In Example 34, a 20 g/l solution of DL-homophenylalanine isopropyl ester was prepared in a 0.2M phosphate buffer (pH 7.0). Then 10 g/l of a porcine pancreas lipase Sigma 3126 was also added. The mixture was caused to react at 30 C. The reaction conversion was measured by HPLC using an RP-18 column with a mobile phase consisting of 55:45 methanol/perchloric acid (pH 1.7) at an elution rate of 0.6 ml/min. The concentration of the eluent was detected at a wavelength of 215 nm. The remaining D-ester was extracted using ethyl acetate then hydrolyzed using 1N sodium hydroxide. The optical purity of the D-homophenylalanine was measured using the same procedure as described in Example 30, using a CR(+) HPLC column. After 45 minutes, the reaction conversion was measured to be 53.3%, and the e.e. value for the D-homophenylalanine and its isopropyl ester was measured to be 93.0%.

In Example 35, the porcine pancreas lipase Sigma 3126 was replaced with Pseudomonas sp. lipase at a concentration of 40 g/l. Under the same reaction conditions, the reaction conversion was measured to be 61.3%, and the e.e. value for the D-homophenylalanine and its isopropyl ester was measured to be 99.9%, after 240 minutes.

In Example 36, the porcine pancreas lipase Sigma 3126 was replaced with Rhizopus sp. lipase at a concentration of 10 g/l. Under the same reaction conditions, the reaction conversion was measured to be 85.7%, and the e.e. value for the D-homophenylalanine and its isopropyl ester was measured to be 80.9% after 115 minutes.

In Example 37, the porcine pancreas lipase Sigma 3126 was replaced with Aspergillus niger lipase at a concentration of 120 g/l. Under the same reaction conditions, the reaction conversion was measured to be 60.5%, and the e.e. value for the D-homophenylalanine and its isopropyl ester was measured to be 76.8%, after 300 minutes.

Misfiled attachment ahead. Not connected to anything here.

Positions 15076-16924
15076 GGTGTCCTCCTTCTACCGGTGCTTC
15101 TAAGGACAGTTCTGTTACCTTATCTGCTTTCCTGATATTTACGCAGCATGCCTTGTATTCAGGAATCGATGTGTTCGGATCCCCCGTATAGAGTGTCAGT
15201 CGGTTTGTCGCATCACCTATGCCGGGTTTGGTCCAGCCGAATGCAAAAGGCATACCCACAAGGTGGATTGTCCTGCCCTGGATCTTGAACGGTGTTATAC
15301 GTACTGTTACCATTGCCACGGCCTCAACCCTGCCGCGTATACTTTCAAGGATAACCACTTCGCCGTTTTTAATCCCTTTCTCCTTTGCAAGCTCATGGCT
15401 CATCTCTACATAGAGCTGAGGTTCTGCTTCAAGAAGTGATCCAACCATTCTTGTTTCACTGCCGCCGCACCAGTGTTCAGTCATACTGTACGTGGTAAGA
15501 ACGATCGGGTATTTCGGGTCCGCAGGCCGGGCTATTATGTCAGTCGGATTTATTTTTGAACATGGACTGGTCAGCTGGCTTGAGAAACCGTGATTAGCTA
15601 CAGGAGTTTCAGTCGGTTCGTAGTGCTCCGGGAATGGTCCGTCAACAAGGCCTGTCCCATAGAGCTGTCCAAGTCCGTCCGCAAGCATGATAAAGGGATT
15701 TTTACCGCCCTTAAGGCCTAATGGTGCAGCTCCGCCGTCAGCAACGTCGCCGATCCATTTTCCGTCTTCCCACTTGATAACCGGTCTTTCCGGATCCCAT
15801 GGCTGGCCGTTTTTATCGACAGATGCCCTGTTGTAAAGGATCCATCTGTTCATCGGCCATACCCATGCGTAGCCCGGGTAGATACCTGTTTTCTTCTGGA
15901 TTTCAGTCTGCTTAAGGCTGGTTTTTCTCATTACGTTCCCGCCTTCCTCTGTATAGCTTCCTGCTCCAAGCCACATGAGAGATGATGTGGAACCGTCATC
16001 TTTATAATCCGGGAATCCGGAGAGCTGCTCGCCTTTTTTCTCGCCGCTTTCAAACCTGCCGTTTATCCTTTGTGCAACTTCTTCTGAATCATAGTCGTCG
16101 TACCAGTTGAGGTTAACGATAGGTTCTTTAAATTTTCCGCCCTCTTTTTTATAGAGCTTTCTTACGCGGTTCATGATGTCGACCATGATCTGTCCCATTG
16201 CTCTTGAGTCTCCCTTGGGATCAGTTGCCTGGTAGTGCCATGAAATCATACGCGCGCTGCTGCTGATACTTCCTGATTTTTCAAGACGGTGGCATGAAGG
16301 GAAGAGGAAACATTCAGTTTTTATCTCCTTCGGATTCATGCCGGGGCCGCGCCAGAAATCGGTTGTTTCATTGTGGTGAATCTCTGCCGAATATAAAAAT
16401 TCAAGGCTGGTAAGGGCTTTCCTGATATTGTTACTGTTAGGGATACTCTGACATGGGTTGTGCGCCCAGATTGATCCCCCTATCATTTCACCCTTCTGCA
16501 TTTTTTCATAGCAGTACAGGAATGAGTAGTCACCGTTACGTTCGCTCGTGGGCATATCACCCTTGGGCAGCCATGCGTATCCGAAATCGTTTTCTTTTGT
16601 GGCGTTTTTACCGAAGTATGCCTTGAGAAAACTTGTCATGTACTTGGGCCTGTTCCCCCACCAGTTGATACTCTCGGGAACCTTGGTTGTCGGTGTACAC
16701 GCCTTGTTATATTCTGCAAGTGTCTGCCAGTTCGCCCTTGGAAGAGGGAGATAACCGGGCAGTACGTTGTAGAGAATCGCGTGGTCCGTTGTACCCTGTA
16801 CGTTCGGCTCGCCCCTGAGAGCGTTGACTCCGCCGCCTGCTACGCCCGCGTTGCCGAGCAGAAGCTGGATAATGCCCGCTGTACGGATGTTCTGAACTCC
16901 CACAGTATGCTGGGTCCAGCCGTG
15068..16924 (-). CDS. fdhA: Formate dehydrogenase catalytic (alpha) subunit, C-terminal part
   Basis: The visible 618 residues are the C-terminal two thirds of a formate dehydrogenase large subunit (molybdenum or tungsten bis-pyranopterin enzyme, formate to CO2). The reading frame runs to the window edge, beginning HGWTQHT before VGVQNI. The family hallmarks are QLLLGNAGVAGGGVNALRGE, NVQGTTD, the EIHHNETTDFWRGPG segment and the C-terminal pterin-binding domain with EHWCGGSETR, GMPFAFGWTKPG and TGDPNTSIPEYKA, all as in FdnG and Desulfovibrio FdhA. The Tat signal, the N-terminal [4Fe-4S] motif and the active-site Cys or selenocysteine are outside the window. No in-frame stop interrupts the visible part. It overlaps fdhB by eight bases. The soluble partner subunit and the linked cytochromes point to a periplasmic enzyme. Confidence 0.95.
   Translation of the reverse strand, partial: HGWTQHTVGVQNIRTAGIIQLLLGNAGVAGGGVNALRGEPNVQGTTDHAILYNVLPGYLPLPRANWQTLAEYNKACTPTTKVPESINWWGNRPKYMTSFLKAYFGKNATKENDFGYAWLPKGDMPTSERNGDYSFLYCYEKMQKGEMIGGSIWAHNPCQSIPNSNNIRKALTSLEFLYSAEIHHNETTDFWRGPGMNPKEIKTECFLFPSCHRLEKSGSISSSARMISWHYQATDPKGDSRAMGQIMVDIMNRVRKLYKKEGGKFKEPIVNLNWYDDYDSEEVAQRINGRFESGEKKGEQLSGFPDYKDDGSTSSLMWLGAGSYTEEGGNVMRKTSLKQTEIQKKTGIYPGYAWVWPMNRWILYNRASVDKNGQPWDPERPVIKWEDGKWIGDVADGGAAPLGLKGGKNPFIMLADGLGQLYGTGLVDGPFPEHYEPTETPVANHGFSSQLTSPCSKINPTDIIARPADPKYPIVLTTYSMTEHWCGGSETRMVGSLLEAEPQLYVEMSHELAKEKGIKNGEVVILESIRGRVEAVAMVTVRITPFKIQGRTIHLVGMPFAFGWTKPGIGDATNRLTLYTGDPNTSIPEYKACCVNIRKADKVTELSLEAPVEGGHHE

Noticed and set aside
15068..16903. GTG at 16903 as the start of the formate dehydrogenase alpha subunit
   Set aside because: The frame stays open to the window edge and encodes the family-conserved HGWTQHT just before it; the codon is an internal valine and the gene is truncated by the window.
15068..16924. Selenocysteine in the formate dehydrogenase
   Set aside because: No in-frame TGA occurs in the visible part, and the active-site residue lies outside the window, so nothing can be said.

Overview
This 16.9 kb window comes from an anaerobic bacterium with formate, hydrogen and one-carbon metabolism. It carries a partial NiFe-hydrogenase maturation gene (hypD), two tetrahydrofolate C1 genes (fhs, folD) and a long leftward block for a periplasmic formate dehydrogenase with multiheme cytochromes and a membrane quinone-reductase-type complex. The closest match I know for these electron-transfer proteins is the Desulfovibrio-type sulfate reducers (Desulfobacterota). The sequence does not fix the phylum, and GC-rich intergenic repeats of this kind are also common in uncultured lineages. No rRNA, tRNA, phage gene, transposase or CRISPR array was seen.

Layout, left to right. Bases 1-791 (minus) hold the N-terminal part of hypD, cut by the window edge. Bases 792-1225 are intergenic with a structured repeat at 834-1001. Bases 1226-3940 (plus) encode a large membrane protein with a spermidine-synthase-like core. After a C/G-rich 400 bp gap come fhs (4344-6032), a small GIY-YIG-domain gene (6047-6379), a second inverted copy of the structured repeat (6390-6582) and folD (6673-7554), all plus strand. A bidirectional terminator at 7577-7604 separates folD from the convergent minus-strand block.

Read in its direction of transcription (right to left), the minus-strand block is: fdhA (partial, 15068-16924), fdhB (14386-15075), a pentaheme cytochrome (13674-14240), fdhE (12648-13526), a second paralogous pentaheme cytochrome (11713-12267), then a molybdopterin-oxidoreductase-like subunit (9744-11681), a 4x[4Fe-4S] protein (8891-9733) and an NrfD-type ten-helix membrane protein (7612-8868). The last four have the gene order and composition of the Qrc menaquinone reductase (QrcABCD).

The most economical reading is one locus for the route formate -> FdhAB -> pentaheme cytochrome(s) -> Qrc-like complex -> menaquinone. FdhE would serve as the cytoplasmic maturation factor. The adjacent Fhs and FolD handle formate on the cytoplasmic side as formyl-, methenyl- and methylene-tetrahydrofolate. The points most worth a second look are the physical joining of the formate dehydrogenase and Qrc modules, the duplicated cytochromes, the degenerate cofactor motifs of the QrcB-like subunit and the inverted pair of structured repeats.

EXAMPLES 38 AND 39

In Example 38, a 20 g/l solution of DL-homophenylalanine n-butyl ester was prepared in a 0.2M phosphate buffer (pH 7.0). Then 10 g/l of a porcine pancreas lipase Sigma 3126 was also added. The mixture was caused to react at 30 C. The reaction conversion was measured by HPLC using an RP-18 column with a mobile phase consisting of 60:40 methanol/perchloric acid (pH 1.7) at an elution rate of 0.6 ml/min. The concentration of the eluent was detected at a wavelength of 215 nm. The remaining D-ester was extracted using ethyl acetate then hydrolyzed using 1N sodium hydroxide. The optical purity of the D-homophenylalanine was measured using the same procedure as described in Example 30, using a CR(+) HPLC column. After 90 minutes, the reaction conversion was measured to be 62.5%, and the e.e. value for the D-homophenylalanine and its n-butyl ester was measured to be 97.8%.

In Example 39, the porcine pancreas lipase Sigma 3126 was replaced with Pseudomonas sp. lipase at a concentration of 40 g/l. Under the same reaction conditions, the reaction conversion was measured to be 67.2%, and the e.e. value for the D-homophenylalanine and its n-butyl ester was measured to be 95.4%, after 90 minutes.

EXAMPLES 40 AND 41